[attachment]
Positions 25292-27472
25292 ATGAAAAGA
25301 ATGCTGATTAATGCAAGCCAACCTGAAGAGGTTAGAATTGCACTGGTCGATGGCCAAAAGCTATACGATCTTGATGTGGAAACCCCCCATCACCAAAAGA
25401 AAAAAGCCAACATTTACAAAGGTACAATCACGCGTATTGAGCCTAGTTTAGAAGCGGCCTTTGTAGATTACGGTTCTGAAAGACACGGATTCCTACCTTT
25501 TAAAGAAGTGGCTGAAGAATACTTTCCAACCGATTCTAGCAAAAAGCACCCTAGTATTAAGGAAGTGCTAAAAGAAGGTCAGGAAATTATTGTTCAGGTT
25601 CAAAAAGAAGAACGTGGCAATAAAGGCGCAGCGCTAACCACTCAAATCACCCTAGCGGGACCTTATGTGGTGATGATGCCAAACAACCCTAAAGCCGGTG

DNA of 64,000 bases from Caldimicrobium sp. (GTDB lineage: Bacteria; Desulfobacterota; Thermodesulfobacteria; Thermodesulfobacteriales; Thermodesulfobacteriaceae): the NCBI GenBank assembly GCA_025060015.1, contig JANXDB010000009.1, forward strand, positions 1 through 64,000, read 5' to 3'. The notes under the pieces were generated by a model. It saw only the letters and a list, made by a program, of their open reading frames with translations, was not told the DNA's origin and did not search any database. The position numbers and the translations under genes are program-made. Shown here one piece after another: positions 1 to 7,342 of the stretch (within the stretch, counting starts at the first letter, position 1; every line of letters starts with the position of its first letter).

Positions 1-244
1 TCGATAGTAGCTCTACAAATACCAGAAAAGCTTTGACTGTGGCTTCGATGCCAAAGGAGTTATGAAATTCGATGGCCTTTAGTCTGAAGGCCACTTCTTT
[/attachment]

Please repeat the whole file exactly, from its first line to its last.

Positions 25292-27472
25292 ATGAAAAGA
25301 ATGCTGATTAATGCAAGCCAACCTGAAGAGGTTAGAATTGCACTGGTCGATGGCCAAAAGCTATACGATCTTGATGTGGAAACCCCCCATCACCAAAAGA
25401 AAAAAGCCAACATTTACAAAGGTACAATCACGCGTATTGAGCCTAGTTTAGAAGCGGCCTTTGTAGATTACGGTTCTGAAAGACACGGATTCCTACCTTT
25501 TAAAGAAGTGGCTGAAGAATACTTTCCAACCGATTCTAGCAAAAAGCACCCTAGTATTAAGGAAGTGCTAAAAGAAGGTCAGGAAATTATTGTTCAGGTT
25601 CAAAAAGAAGAACGTGGCAATAAAGGCGCAGCGCTAACCACTCAAATCACCCTAGCGGGACCTTATGTGGTGATGATGCCAAACAACCCTAAAGCCGGTG

DNA of 64,000 bases from Caldimicrobium sp. (GTDB lineage: Bacteria; Desulfobacterota; Thermodesulfobacteria; Thermodesulfobacteriales; Thermodesulfobacteriaceae): the NCBI GenBank assembly GCA_025060015.1, contig JANXDB010000009.1, forward strand, positions 1 through 64,000, read 5' to 3'. The notes under the pieces were generated by a model. It saw only the letters and a list, made by a program, of their open reading frames with translations, was not told the DNA's origin and did not search any database. The position numbers and the translations under genes are program-made. Shown here one piece after another: positions 1 to 7,342 of the stretch (within the stretch, counting starts at the first letter, position 1; every line of letters starts with the position of its first letter).

Positions 1-244
1 TCGATAGTAGCTCTACAAATACCAGAAAAGCTTTGACTGTGGCTTCGATGCCAAAGGAGTTATGAAATTCGATGGCCTTTAGTCTGAAGGCCACTTCTTT